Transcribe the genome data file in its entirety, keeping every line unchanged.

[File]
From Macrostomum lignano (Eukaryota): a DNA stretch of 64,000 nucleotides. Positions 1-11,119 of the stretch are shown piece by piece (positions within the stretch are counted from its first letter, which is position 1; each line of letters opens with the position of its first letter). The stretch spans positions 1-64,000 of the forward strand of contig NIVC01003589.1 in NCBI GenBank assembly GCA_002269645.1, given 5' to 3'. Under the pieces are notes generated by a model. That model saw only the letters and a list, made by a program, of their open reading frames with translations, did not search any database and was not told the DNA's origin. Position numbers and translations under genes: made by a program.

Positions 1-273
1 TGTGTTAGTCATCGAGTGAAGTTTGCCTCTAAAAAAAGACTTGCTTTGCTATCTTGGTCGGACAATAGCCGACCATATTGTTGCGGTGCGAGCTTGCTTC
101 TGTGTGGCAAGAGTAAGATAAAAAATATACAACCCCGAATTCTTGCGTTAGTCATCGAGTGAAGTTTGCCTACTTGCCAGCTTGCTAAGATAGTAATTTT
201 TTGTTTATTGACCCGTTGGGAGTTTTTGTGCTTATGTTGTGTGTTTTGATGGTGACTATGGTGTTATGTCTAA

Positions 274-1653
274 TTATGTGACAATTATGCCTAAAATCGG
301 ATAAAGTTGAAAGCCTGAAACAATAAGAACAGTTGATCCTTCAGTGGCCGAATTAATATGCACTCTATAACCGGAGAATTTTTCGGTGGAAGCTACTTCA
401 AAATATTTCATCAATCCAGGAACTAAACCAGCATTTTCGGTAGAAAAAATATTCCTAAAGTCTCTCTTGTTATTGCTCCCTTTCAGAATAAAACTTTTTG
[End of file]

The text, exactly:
From Macrostomum lignano (Eukaryota): a DNA stretch of 64,000 nucleotides. Positions 1-11,119 of the stretch are shown piece by piece (positions within the stretch are counted from its first letter, which is position 1; each line of letters opens with the position of its first letter). The stretch spans positions 1-64,000 of the forward strand of contig NIVC01003589.1 in NCBI GenBank assembly GCA_002269645.1, given 5' to 3'. Under the pieces are notes generated by a model. That model saw only the letters and a list, made by a program, of their open reading frames with translations, did not search any database and was not told the DNA's origin. Position numbers and translations under genes: made by a program.

Positions 1-273
1 TGTGTTAGTCATCGAGTGAAGTTTGCCTCTAAAAAAAGACTTGCTTTGCTATCTTGGTCGGACAATAGCCGACCATATTGTTGCGGTGCGAGCTTGCTTC
101 TGTGTGGCAAGAGTAAGATAAAAAATATACAACCCCGAATTCTTGCGTTAGTCATCGAGTGAAGTTTGCCTACTTGCCAGCTTGCTAAGATAGTAATTTT
201 TTGTTTATTGACCCGTTGGGAGTTTTTGTGCTTATGTTGTGTGTTTTGATGGTGACTATGGTGTTATGTCTAA

Positions 274-1653
274 TTATGTGACAATTATGCCTAAAATCGG
301 ATAAAGTTGAAAGCCTGAAACAATAAGAACAGTTGATCCTTCAGTGGCCGAATTAATATGCACTCTATAACCGGAGAATTTTTCGGTGGAAGCTACTTCA
401 AAATATTTCATCAATCCAGGAACTAAACCAGCATTTTCGGTAGAAAAAATATTCCTAAAGTCTCTCTTGTTATTGCTCCCTTTCAGAATAAAACTTTTTG